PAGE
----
Bimodal Programming: A Survey of Current Clinical Practice Purpose The purpose of this study was to determine the current clinical practice in approaches to bimodal programming in the United States. To be specific, if clinicians are recommending bimodal stimulation, who programs the hearing aid in the bimodal condition, and what method is used for programming the hearing aid? ... Research Note
Research Note  |   June 01, 2015
Bimodal Programming: A Survey of Current Clinical Practice
 
Author Affiliations & Notes
  • Hannah W. Siburt
    University of Florida, Gainesville
  • Alice E. Holmes
    University of Florida, Gainesville
  • Disclosure: The authors have declared that no competing interests existed at the time of publication.
    Disclosure: The authors have declared that no competing interests existed at the time of publication.×
  • Correspondence to Hannah W. Siburt: hsiburt@phhp.ufl.edu
  • Editor and Associate Editor: Larry Humes
    Editor and Associate Editor: Larry Humes×
Article Information
Hearing Aids, Cochlear Implants & Assistive Technology / Research Note
Research Note   |   June 01, 2015
Bimodal Programming: A Survey of Current Clinical Practice
American Journal of Audiology, June 2015, Vol. 24, 243-249. doi:10.1044/2015_AJA-14-0069
History: Received November 19, 2014 , Revised April 7, 2015 , Accepted April 19, 2015
 
American Journal of Audiology, June 2015, Vol. 24, 243-249. doi:10.1044/2015_AJA-14-0069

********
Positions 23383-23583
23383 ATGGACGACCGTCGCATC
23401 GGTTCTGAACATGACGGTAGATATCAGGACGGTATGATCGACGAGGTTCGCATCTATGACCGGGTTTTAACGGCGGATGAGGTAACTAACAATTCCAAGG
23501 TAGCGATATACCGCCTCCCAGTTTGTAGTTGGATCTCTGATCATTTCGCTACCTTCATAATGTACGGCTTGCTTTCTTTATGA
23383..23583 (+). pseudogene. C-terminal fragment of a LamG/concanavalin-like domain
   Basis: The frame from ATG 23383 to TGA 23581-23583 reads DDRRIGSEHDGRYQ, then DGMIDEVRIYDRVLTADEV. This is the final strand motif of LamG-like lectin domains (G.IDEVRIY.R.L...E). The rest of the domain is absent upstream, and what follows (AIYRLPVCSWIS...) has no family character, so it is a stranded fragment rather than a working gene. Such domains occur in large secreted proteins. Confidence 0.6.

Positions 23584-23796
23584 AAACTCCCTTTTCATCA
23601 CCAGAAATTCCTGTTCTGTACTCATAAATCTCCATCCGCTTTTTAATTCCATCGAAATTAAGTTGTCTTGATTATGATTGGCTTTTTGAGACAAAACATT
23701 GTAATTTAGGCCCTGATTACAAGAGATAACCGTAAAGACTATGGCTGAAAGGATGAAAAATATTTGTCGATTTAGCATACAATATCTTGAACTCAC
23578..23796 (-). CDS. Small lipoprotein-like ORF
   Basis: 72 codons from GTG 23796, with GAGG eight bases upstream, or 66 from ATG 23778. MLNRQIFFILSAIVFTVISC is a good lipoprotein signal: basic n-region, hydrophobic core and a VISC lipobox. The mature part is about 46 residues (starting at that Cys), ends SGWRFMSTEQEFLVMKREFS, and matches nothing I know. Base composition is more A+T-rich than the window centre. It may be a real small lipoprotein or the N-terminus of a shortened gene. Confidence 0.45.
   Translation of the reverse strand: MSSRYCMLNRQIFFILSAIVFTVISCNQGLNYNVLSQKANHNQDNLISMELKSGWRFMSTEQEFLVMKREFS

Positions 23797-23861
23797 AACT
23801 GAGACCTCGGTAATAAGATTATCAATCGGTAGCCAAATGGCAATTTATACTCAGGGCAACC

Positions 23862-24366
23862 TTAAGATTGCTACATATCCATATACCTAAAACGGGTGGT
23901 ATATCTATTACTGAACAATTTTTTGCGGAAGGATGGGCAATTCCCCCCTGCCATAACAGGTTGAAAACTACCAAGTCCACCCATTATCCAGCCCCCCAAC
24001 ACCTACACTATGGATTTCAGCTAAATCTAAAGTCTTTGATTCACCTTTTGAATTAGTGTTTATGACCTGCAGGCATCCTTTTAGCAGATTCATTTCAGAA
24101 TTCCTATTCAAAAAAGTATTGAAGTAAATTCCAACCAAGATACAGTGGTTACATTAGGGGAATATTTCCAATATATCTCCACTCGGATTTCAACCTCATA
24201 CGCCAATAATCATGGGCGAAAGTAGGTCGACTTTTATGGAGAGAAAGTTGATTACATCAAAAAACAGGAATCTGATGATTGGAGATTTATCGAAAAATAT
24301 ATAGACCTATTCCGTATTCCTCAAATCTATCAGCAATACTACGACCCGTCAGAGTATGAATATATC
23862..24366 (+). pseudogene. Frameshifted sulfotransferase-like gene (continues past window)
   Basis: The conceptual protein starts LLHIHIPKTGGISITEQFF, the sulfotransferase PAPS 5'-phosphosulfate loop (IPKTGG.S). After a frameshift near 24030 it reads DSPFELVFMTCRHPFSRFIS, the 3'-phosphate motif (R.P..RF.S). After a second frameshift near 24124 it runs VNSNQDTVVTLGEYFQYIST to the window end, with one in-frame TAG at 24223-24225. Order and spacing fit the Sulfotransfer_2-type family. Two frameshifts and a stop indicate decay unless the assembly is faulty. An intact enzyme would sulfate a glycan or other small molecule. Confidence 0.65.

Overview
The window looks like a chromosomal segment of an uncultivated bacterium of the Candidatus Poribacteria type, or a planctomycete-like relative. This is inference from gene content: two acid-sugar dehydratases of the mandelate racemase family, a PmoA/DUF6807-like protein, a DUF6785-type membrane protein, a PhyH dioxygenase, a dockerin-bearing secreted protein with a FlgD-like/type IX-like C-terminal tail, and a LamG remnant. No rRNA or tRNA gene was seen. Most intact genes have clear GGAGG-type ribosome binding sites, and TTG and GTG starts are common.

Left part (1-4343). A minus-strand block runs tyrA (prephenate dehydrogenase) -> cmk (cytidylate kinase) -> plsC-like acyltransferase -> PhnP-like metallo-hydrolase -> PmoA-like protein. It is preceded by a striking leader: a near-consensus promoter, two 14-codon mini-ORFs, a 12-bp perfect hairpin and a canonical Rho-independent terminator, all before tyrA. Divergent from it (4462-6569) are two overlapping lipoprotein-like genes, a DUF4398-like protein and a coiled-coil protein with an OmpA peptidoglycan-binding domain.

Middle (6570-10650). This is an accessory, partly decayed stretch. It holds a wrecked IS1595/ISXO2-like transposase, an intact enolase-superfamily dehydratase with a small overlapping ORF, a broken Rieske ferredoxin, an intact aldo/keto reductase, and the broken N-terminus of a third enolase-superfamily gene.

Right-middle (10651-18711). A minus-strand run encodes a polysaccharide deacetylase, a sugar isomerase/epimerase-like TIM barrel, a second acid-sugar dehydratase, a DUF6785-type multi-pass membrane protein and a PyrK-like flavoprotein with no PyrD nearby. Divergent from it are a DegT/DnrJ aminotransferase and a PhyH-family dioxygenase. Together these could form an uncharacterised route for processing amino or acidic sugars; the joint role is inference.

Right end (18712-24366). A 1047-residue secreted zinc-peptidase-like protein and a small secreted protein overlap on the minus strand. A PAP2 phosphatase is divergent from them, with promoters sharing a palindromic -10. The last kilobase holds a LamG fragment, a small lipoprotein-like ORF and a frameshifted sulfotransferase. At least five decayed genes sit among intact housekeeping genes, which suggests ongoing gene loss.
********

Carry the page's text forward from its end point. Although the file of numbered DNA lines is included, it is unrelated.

History: Received November 19, 2014; Revised April 7, 2015; Accepted April 19, 2015
Web of Science® Times Cited: 2

Purpose The purpose of this study was to determine the current clinical practice in approaches to bimodal programming in the United States. To be specific, if clinicians are recommending bimodal stimulation, who programs the hearing aid in the bimodal condition, and what method is used for programming the hearing aid?

Method An 11-question online survey was created and sent via email to a comprehensive list of cochlear implant programming centers in the United States. The survey was sent to 360 recipients.

Results Respondents in this study represented a diverse group of clinical settings (response rate: 26%). Results indicate little agreement about who programs the hearing aids, when they are programmed, and how they are programmed in the bimodal condition. Analysis of small versus large implant centers indicated small centers are less likely to add a device to the contralateral ear.

Conclusions Although a growing number of cochlear implant recipients choose to wear a hearing aid on the contralateral ear, there is inconsistency in the current clinical approach to bimodal programming. These survey results provide evidence of large variability in the current bimodal programming practices and indicate a need for more structured clinical recommendations and programming approaches.

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